Israel's Ambassador, Danny Danon, held up a coin Thursday that he said is from 67 AD and bears the words -- in Hebrew -- "Freedom of Zion." He said "no empty speeches, no General Assembly resolution will ever drive us from Jerusalem."  

The point of the resolution, negotiators said, was to show the U.S. stands alone on the Jerusalem recognition.

"The U.S. is isolated on the issue of Jerusalem and is threatening other nations to vote according to the U.S .interests … No dignified country will submit to such bullying," said Turkey's Foreign Minister Mevlüt Çavuşoğlu.

"Money should not buy votes," he told CBS News.

Palestinian Foreign Minister Riyad Al-Malki said, "History records names, and remembers the names of those who speak justice and of rights."

An aide to the Palestinian president thanked countries that voted in favor of the U.N. resolution. Nabil Abu Rdeneh, a senior adviser to Palestinian President Mahmoud Abbas, appeared to be referring to Mr. Trump's threat to cut off U.S. funding to countries that support the resolution.

Abu Rdeneh said in a statement Thursday to the official Wafa news agency that the vote reflects the support the Palestinians enjoy in the international community. He said the Palestinians will continue their efforts in international forums to help create a Palestinian state.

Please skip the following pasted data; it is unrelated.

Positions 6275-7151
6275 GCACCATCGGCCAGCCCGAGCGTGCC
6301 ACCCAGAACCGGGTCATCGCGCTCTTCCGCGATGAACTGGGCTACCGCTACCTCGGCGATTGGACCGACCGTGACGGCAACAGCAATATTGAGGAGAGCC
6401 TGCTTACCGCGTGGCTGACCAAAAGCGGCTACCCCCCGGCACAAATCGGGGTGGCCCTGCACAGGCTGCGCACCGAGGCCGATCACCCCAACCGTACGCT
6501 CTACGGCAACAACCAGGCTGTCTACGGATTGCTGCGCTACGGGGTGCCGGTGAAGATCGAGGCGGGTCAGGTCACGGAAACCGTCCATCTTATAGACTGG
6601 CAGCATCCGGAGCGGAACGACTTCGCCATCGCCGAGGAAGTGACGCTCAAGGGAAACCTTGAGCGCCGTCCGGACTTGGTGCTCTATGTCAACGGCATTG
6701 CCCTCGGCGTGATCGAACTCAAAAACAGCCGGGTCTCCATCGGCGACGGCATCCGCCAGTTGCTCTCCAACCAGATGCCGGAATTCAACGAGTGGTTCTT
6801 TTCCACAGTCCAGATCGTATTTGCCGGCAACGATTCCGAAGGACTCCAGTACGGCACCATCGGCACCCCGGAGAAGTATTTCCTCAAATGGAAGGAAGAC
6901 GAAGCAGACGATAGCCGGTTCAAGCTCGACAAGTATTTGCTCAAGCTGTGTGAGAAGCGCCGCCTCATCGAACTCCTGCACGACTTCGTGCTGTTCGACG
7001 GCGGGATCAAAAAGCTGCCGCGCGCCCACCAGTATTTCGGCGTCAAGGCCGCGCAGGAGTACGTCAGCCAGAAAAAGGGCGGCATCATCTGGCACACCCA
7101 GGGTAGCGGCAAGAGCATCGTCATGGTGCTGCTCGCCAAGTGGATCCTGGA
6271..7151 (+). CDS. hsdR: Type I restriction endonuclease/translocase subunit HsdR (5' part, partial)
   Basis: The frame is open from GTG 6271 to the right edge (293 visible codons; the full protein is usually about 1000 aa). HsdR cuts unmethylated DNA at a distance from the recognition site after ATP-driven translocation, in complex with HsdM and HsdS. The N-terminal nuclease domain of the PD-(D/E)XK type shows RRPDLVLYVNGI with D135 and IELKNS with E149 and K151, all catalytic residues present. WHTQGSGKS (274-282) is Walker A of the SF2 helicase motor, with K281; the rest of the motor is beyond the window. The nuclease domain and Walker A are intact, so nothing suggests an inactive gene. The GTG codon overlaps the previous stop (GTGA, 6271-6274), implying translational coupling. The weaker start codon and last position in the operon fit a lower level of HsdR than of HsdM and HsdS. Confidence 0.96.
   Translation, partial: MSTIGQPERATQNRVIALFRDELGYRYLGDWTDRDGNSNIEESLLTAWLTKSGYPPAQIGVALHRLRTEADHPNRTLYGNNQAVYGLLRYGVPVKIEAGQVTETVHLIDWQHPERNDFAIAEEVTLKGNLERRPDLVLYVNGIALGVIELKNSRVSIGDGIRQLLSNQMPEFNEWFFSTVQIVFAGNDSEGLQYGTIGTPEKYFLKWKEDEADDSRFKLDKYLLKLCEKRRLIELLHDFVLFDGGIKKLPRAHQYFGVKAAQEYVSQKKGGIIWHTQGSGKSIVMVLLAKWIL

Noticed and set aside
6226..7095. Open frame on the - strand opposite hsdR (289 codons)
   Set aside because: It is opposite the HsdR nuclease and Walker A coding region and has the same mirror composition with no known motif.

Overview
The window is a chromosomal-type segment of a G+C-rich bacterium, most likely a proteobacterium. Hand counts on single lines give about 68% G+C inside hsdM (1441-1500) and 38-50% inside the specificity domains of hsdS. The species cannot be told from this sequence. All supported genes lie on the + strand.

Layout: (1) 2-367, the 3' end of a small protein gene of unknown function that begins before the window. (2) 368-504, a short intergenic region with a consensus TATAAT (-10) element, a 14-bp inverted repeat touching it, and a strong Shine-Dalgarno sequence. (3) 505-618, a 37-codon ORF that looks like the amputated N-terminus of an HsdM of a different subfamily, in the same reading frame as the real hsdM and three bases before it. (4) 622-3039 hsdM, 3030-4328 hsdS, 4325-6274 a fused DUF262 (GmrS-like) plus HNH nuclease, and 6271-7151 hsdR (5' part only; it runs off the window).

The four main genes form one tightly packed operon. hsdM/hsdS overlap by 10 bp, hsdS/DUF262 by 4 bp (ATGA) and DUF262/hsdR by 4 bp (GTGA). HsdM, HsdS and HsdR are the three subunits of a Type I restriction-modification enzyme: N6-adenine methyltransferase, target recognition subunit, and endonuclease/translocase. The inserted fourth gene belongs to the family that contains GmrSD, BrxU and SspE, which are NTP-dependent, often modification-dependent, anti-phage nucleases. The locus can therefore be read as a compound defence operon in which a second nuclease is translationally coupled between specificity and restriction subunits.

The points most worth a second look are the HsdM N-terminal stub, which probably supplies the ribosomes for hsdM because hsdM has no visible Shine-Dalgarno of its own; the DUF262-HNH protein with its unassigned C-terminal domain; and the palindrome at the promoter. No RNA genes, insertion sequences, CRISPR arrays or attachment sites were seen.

The Islamic militant group Hamas welcomed the resolution. In a statement, spokesman Fawzi Barhoum called it "a step in the right direction" and "a blow to (President Donald) Trump's announcement." He said the resolution emphasizes "the Palestinian right to the holy city." 

Hamas, which rules the Gaza Strip, seeks a state in all of historic Palestine, including what is now Israel. The Western-backed Palestinian Authority, under President Abbas, claims Gaza and the West Bank as part of a future Palestinian state, with east Jerusalem as capital. 

Trump's declaration on Dec. 6 to recognize Jerusalem as Israel's capital departed from decades of U.S. policy, and international consensus, that the fate of Jerusalem should be decided through negotiations. The city lies at the heart of the Israeli-Palestinian conflict.